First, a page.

Donna Williams and Joshua Haston gave a short presentation that led to a long discussion about LDG Development’s request for a PILOT (Payment in lieu of Taxes tax break) that will add around 240 affordable housing units to Alton Park. This happened during the Tuesday agenda meeting.
The Reserve at Mountain Pass is listed as a $52 million project.
“We’ve been around for 25 years, and over this time we’ve built around 17,000 units, and we’re looking forward to adding another 240 units in the Alton Park community,” Mr.
Haston told the council. “We believe everyone deserves a quality place to call home. We know housing is in dire need, and we’re looking for your approval. This project is located at 4905 Central Ave., and pretty close to the Tennessee and Georgia line.”
He said the housing will be mixed-income, and that LDG is looking to improve infrastructure around the area in ways such as repaving and resurfacing Kirkland Avenue and improving drainage around the property while also preserving a wetland.
“All of the buildings will be three stories, and we’re making sure we protect the hillsides in this area, and maintaining some of the tree canopy on the borders,” Mr. Haston said. “Beyond just building the property, we know this site will help catalyze economic development in the area.”
When asked by Councilman Darrin Ledford about contracting local workers, Mr. Haston said that is something LDG does. While the main contractor is not from Chattanooga, he said all of the subcontractors are local. Mr. Haston told the council around 200 construction jobs will be needed, and six permanent jobs are required in perpetuity.
“We have our own general contractor that builds our properties, and even though we have our own GC, we hire everything on the subcontractor level locally,” Mr. Haston said. “That’s part of what LGD does with our long-term commitments. We’re hoping this isn’t the last project we do in Chattanooga. So yes we will be hiring locally.”
According to the PowerPoint, all of the units will be two or three bedrooms, and will be affordable for a variety of incomes. He said these units will have “amenities you wouldn’t expect in affordable housing.”
“We anticipate breaking ground this summer, so we’ll be able to start leasing up in late 2022, and finish completion in 2023,” Mr. Haston said. “What we’re requesting is a 16-year pilot based on the improved value of property taxes over that time frame. Will generate $1.8 million in revenue for schools.”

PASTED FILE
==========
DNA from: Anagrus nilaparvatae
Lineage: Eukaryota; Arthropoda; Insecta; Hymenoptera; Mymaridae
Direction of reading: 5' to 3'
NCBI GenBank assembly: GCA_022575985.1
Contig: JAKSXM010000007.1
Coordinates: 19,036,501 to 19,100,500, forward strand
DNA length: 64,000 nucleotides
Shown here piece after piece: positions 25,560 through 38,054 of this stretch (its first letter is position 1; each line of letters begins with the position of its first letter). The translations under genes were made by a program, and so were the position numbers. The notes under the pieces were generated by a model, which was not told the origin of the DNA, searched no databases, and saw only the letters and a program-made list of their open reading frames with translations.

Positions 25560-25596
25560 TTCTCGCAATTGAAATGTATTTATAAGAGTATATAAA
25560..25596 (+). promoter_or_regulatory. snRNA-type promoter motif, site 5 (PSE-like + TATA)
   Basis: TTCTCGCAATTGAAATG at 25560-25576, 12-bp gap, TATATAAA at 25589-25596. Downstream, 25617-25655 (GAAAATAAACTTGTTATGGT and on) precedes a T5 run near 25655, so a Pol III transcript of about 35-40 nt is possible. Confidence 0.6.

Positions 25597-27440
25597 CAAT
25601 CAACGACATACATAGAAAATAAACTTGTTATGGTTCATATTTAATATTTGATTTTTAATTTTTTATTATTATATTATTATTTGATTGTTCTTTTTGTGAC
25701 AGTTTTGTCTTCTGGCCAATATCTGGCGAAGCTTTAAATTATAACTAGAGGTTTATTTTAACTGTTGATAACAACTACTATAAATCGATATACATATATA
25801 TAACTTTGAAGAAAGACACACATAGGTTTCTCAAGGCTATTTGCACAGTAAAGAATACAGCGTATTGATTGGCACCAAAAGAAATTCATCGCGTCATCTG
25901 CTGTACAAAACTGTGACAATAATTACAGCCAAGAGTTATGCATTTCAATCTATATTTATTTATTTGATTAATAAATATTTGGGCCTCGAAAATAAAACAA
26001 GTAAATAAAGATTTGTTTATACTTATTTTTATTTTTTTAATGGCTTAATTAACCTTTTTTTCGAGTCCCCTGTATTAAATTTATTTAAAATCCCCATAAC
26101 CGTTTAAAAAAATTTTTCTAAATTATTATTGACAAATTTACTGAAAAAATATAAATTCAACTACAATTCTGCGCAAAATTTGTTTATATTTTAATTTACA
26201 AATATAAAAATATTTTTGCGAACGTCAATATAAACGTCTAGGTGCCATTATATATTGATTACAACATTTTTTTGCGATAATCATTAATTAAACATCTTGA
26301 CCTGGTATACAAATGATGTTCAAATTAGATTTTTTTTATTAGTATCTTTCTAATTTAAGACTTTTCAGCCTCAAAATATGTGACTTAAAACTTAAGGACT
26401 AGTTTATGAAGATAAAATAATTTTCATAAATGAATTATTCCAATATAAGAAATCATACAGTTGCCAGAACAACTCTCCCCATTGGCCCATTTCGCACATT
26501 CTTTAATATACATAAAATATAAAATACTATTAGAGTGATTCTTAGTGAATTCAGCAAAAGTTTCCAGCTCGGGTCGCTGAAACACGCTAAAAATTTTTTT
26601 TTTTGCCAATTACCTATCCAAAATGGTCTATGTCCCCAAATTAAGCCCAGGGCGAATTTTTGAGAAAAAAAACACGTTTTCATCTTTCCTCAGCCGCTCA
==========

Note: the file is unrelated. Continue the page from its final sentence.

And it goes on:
Councilman Russell Gilbert asked if Section A vouchers will be available for the apartments, and Mr. Haston said that the 30 percent AMI (average median income) units “will be largely based on vouchers given to us by the housing authority.” Donna Williams, who heads city economic and community development, told the council 180 of the units will serve the community with 30 AMI and 60 AMI.
“So this week we’re considering a PILOT for a housing project, and next week we’ll be considering one too,” Chairman Chip Henderson said. “My question is trying to gauge and determine how many of these projects do we need all at one time? This falls under a fiscal responsibility move, and balancing that with affordable housing needs.”
“You’re going to pay for it one way or another,” Ms. Williams responded. “Why don’t they have anywhere else to go? Many of the folks we’re helping with the COVID relief on the rental side, the day they moved in they were doomed to fail, because they ended up renting a place they couldn’t afford because they needed shelter for their family and they rented what they could find.”
Chairman Henderson said he wanted to see statistics related to how many homeless people end up being moved from their situation and into the apartments. Ms. Williams said these numbers can and will be kept. Councilwoman Demetrus Coonrod said she did not appreciate how all of the affordable housing projects in Chattanooga seem to be clustered in one area, when every part of the city is struggling with affordable housing.
“Affordable housing needs to be across the city of Chattanooga,” Councilwoman Coonrod said. “The PILOTS are just creating the saturation of those living in poverty living stacked on top of each other. I think people in each district should have the ability to have affordable housing.”
“I agree with you wholeheartedly, but the realities are that the city doesn’t own any housing,” replied Ms. Williams. “We don’t own any buildings or apartments. The 2,270 units of affordable housing or income restricted housing has been produced and preserved in this community. The city has, other than the PILOTs, has no money in those properties. It was about a quarter of a billion dollars in investments.”
“The projects are where the developers can afford to buy the land, complete the project, and attract tenants. The developer also has to be willing to rezone the property too,” she added.